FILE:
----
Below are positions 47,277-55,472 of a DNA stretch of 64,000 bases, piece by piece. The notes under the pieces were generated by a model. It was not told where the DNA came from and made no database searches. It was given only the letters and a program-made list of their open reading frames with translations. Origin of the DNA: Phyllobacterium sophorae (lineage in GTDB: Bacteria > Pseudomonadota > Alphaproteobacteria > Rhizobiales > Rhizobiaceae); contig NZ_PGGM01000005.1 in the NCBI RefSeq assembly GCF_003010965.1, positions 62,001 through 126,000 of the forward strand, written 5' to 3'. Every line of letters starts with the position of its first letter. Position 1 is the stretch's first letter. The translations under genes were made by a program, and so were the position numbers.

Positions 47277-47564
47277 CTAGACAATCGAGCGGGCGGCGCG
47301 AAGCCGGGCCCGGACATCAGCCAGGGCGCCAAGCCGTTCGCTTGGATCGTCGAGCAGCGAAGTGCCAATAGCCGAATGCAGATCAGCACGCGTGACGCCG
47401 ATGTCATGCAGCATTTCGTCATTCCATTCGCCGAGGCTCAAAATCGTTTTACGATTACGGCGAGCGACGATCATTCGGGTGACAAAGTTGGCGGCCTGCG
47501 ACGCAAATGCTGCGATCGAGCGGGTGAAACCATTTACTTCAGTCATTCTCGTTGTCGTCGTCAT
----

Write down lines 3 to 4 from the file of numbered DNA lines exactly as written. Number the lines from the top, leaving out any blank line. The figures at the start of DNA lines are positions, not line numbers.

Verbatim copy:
47277 CTAGACAATCGAGCGGGCGGCGCG
47301 AAGCCGGGCCCGGACATCAGCCAGGGCGCCAAGCCGTTCGCTTGGATCGTCGAGCAGCGAAGTGCCAATAGCCGAATGCAGATCAGCACGCGTGACGCCG